Above: At this Miami Beach residence, the use of warm and dusky tones, subtle textures, and natural stone and wood brings back memories of South Florida's colorful modernist architecture and a sense of domestic intimacy sometimes lost in contemporary large-scale developments.
Above: The serene primary bedroom suite at an Upper West Side Pre-war Duplex enjoys layers of softly textured surfaces and a subdued color palette. Photo by Albert Vecerka/Esto.
HANDCRAFTED AND TEXTURED SURFACES
Similarly, people are seeking more natural and handcrafted surfaces. Trends are responding with curved stucco walls, irregular wood tones, and lots of texture. The desire for these textures may be a result of trauma from the pandemic. However, it is also an extension of the “organic movement” which has had a resurgence in both city and country dwellings. People are less inspired by the manufactured, formal and urban sleek that predated the pandemic. In the wake of a calamitous upheaval of public and social life, it's trending towards relaxed and casual, re-used, and– at times even rustic — surfaces. It’s a “homey” trend we are seeing in so many new house and renovation projects.
Above: At the East End House, natural materials such as stained cypress panelling, oak flooring, and subtly textured plaster walls add a sense of intimacy and richness to the modernist house .Photo by Albert Vecerka/Esto.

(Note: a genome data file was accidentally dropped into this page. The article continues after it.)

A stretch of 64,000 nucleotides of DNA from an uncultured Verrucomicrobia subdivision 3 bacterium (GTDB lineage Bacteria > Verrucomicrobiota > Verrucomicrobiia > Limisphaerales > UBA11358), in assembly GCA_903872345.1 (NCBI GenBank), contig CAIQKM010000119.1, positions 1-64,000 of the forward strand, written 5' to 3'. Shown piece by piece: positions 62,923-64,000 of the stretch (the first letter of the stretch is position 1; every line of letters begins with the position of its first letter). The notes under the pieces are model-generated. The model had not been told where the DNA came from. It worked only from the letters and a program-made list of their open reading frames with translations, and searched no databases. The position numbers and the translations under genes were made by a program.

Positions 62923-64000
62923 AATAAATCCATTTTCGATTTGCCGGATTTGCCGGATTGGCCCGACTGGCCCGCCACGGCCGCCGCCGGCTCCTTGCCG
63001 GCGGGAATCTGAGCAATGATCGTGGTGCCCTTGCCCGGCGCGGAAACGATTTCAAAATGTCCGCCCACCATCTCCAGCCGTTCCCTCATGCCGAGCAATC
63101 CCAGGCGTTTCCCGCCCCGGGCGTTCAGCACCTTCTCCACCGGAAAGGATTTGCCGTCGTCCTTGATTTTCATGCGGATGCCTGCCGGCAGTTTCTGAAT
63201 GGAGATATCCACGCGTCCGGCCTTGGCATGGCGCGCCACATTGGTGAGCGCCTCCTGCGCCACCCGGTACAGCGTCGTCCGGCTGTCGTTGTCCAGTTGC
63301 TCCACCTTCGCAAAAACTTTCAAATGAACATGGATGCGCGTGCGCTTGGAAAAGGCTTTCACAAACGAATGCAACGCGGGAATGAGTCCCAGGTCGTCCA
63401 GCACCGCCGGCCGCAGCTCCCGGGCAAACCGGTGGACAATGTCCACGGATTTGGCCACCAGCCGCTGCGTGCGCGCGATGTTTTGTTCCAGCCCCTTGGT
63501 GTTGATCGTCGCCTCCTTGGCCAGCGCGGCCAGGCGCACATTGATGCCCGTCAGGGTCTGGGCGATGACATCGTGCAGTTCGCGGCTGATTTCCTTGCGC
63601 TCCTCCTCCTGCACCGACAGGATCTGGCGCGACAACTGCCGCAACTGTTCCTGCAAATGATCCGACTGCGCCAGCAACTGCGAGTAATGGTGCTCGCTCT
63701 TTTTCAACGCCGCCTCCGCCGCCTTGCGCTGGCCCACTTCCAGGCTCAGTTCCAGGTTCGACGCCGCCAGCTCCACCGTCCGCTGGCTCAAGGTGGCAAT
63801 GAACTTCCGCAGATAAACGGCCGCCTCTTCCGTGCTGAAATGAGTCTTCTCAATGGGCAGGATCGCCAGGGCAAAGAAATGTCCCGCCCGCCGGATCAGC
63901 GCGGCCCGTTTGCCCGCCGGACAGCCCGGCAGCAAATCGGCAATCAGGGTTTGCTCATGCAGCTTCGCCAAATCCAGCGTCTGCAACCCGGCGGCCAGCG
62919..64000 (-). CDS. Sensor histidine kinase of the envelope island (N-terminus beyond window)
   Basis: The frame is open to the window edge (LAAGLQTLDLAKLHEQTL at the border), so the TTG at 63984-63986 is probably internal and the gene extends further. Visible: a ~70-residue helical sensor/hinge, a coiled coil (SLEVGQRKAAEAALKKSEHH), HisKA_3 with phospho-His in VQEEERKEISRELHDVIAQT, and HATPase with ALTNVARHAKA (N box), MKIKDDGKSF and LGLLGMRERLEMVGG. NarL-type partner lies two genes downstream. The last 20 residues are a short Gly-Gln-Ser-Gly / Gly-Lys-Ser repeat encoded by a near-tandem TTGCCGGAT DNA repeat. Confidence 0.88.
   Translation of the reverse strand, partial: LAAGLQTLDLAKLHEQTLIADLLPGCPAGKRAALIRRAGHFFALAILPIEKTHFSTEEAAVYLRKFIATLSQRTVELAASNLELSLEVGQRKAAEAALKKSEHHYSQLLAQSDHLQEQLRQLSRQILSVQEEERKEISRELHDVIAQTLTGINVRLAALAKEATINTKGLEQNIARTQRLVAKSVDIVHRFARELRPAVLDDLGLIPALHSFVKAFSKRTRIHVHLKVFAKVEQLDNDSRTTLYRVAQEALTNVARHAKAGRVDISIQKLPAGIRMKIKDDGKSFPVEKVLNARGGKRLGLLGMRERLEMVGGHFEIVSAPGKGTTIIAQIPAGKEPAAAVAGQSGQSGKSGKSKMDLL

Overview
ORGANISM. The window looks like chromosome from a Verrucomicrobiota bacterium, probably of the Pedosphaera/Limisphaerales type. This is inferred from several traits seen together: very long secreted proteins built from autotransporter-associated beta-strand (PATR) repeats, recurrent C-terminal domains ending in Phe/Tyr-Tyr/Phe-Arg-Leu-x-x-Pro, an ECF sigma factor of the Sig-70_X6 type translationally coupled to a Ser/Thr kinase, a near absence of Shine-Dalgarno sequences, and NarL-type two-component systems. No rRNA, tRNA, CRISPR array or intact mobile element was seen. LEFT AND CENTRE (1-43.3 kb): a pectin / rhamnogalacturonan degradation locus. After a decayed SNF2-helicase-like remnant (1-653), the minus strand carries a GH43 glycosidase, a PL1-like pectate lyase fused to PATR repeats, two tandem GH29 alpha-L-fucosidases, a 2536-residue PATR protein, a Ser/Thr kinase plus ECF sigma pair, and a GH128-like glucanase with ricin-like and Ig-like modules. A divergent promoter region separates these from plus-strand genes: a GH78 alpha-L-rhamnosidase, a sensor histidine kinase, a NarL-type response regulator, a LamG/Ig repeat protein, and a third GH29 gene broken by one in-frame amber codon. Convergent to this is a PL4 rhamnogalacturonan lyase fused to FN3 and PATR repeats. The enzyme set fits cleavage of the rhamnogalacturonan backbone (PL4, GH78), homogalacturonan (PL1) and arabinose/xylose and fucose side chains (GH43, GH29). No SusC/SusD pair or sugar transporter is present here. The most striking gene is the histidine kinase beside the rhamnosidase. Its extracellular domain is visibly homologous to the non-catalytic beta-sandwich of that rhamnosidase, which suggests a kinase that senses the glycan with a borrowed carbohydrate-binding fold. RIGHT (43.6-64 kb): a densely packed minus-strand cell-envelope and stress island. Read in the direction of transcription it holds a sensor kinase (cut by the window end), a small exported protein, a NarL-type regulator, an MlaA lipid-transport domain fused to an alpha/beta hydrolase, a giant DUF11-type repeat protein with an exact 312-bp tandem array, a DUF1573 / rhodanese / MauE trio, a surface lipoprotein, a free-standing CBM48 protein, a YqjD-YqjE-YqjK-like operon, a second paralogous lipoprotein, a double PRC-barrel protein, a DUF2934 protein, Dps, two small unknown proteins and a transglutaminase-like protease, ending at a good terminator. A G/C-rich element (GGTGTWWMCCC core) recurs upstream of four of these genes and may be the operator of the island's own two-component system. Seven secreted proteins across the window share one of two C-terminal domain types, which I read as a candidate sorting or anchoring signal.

Above left: Final touches to the solid white oak stair at the Hillside House. Above right (top): From MarbleBuro's Terazzo collection. Above right (bottom): Handcrafted rugs.
Above: The wood louvered walls at the Shared Office are fabricated from leftover or undesirable pieces of Birch wood which were selected for their inherent variety in color. Photo by Albert Vecerka/Esto.
BUILDINGS AND SPACES ROOTED IN PLACE AND HISTORY
We’ll see more site specific design influences, materials, and handcrafted details in our homes. This has always been a part of our philosophy, as well as part of the movement towards greener design. Connecting your home to its site, the region, local craft traditions, and tradespeople with long-established family businesses, all of this delivers richer and environmentally responsible spaces, rooted in place and history.
Above: Responding to the rural upstate New York setting, this two-family home is is marked by twin gable forms clad in shiplapped cedar siding and local Connecticut fieldstone. See full project here.
Above: The renovation of this expansive Miami Beach apartment takes cues from the Art Deco movement to ensure a sense of place, and the use of stone, terrazzo, and plaster together with natural woods continues the dialog with the local architecture and geography of Miami as a whole.
Above: This seasonal home on Martha’s Vineyard distills the New England Victorian beachside cottage while introducing a casual Scandinavian sensibility. To blend in with its surroundings, this house is sided in the region’s typical cedar shingles. See full project here. Photo by Albert Vecerka/Esto.